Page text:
The display is a 15.6-inch full-HD IPS panel, with touch support and wide viewing angles. It’s powered by an Intel Pentium CPU with 4GB of RAM and 32GB of flash storage. Battery life is a whopping 14 hours.
The Acer Chromebook 15 is priced at $399.99, which is a pretty good deal considering that big screen, excellent battery life and additional features including a metal lid, backlit keyboard, 802.11ac Wi-Fi, both USB 3.0 and USB-C ports, and a 720p webcam.
Of course, the larger display is bulky. This Chromebook weighs more than most at 4.3 pounds, so you’d better add a good backpack to that back-to-school shopping list.
Chromebooks are the best bet for suitable laptops when the back-to-school budget is tight. And among Chromebooks, the HP ChromeBook 14 stands out for offering good value at an entry-level price.
The full-HD WLED display is 14-inches, which is a nice middle ground between ultra-compact and full-sized laptops. It’s powered by a Celeron processor, and has 4GB or RAM. There’s only 16GB of eMMC storage, but with cloud-based apps that should be plenty. This Chromebook does have an SD card slot plus USB 3.1 and USB-C ports if there’s a need to access larger files locally.
The keyboard is full-sized, there’s a 720p webcam and even a pair of B&O Play tuned speakers. Battery life is rated at up to 11.5 hours and the weight is 3.39 pounds. You can’t use a laptop like this to run Photoshop or play games, but all in all, it’s a pretty good package considering the $249.99 price tag.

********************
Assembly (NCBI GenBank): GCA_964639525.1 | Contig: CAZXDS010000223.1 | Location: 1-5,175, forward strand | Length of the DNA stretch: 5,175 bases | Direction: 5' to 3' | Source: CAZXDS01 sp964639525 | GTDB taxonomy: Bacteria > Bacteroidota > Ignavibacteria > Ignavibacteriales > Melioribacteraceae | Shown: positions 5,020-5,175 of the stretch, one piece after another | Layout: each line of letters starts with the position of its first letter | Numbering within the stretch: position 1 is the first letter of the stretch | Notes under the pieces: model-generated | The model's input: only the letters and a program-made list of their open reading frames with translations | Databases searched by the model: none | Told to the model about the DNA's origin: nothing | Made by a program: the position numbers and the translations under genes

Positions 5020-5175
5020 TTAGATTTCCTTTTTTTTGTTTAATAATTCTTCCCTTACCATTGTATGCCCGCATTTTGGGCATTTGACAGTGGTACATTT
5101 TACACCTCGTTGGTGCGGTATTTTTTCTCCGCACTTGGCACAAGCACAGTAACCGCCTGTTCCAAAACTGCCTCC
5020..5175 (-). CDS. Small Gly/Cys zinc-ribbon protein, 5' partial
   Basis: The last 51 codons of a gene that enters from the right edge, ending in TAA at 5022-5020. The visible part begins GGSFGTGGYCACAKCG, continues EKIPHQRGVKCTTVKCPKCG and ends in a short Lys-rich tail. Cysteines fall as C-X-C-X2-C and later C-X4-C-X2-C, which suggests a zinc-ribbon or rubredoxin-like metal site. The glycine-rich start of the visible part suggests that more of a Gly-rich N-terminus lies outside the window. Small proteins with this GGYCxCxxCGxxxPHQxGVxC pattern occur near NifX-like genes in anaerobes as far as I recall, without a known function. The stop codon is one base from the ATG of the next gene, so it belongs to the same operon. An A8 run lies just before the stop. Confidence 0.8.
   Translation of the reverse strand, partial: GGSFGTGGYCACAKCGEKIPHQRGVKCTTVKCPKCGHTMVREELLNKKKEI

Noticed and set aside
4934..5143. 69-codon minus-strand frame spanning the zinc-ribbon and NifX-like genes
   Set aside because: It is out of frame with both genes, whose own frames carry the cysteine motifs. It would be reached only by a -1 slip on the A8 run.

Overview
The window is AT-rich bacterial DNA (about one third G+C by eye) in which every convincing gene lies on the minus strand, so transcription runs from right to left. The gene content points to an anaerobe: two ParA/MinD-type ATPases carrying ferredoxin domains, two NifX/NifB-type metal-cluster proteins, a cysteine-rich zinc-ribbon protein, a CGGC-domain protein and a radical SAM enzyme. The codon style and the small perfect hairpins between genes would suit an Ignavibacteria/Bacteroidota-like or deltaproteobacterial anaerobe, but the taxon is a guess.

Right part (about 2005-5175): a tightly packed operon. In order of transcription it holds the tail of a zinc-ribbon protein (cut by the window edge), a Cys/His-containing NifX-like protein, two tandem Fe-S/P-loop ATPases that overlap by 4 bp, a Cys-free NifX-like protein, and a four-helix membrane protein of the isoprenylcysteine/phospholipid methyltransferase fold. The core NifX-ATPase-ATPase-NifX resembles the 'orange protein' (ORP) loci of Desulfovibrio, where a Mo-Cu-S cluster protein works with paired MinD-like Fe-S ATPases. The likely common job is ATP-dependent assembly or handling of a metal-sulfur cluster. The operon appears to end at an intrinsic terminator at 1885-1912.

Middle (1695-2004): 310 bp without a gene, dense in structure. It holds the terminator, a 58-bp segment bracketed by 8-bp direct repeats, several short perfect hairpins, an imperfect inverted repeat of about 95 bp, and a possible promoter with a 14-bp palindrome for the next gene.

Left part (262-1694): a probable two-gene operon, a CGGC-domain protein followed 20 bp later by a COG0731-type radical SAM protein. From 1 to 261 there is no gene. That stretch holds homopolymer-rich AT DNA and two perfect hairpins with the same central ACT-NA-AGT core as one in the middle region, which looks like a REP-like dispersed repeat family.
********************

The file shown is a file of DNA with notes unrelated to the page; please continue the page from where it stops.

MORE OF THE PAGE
Chromebooks are great for basic assignments and web surfing, but some students are enrolled in programs that require much more powerful computing: editing photos, 3D models or video, for example, or crunching numbers on large spreadsheets. These tasks all call for a high-performance laptop with a good display.
There are many candidates for power users, but one of the most popular is Apple’s 13-inch MacBook Pro with Touch Bar. Already a compelling choice, it has just been updated with new quad-core eighth-generation Intel Core CPUs, support for up to 32GB of RAM, four USB-C ports and a new True Tone Retina display. And it has the cool OLED Touch Bar, with programmable virtual keys and Touch ID support.
The new 13-inch MacBook Pro with Touch Bar offers high performance in a package that still weighs just 3 pounds and offers 10 hours of battery life – rare numbers in high-performance laptops. With a starting price of $1,799.99, it’s not cheap … but at least it’s $600 less than the base price of the 15-inch version.
What happens when you have a student who’s big on PC gaming? Do you buy two computers – one for gaming, and one for school?
A better solution may be a gaming laptop that can cover both bases.
I’ve been testing a collection of new gaming laptops, and with new mobile processors and video cards, they’re more capable than ever. One that stood out as being a well-rounded option is the ASUS ROG Strix Hero II.
This is a gaming laptop first and foremost, so that means the latest eighth-generation Intel Core i7 CPU and Nvidia’s GeForce GTX 1060 video card with 6GB of DDR5 RAM. That’s powerful enough to play most AAA titles with graphics cranked up on its 15.6-inch full-HD IPS display – and good enough to drive a VR headset as well. It has a combination of HDD and SSD storage for both speed and bulk storage, tons of ports, and the full-sized keyboard is backlit.
Despite the gaming cred (which also gives it the power needed for high performance computing tasks like image processing), the ROG Strix Hero II is just 1 inch thick and weighs 5.29 pounds. That’s positively sleek for a gaming laptop of this caliber. And the ROG Strix Hero II does better than average for this class on battery life too, able to go over four hours on a charge when used for streaming video. With a starting price of $1,699, it’s also reasonably priced (for a gaming laptop).
And keep your eye open for back-to-school sales. In most cases, you should be able to find these “best laptops” picks for a little less than MSRP.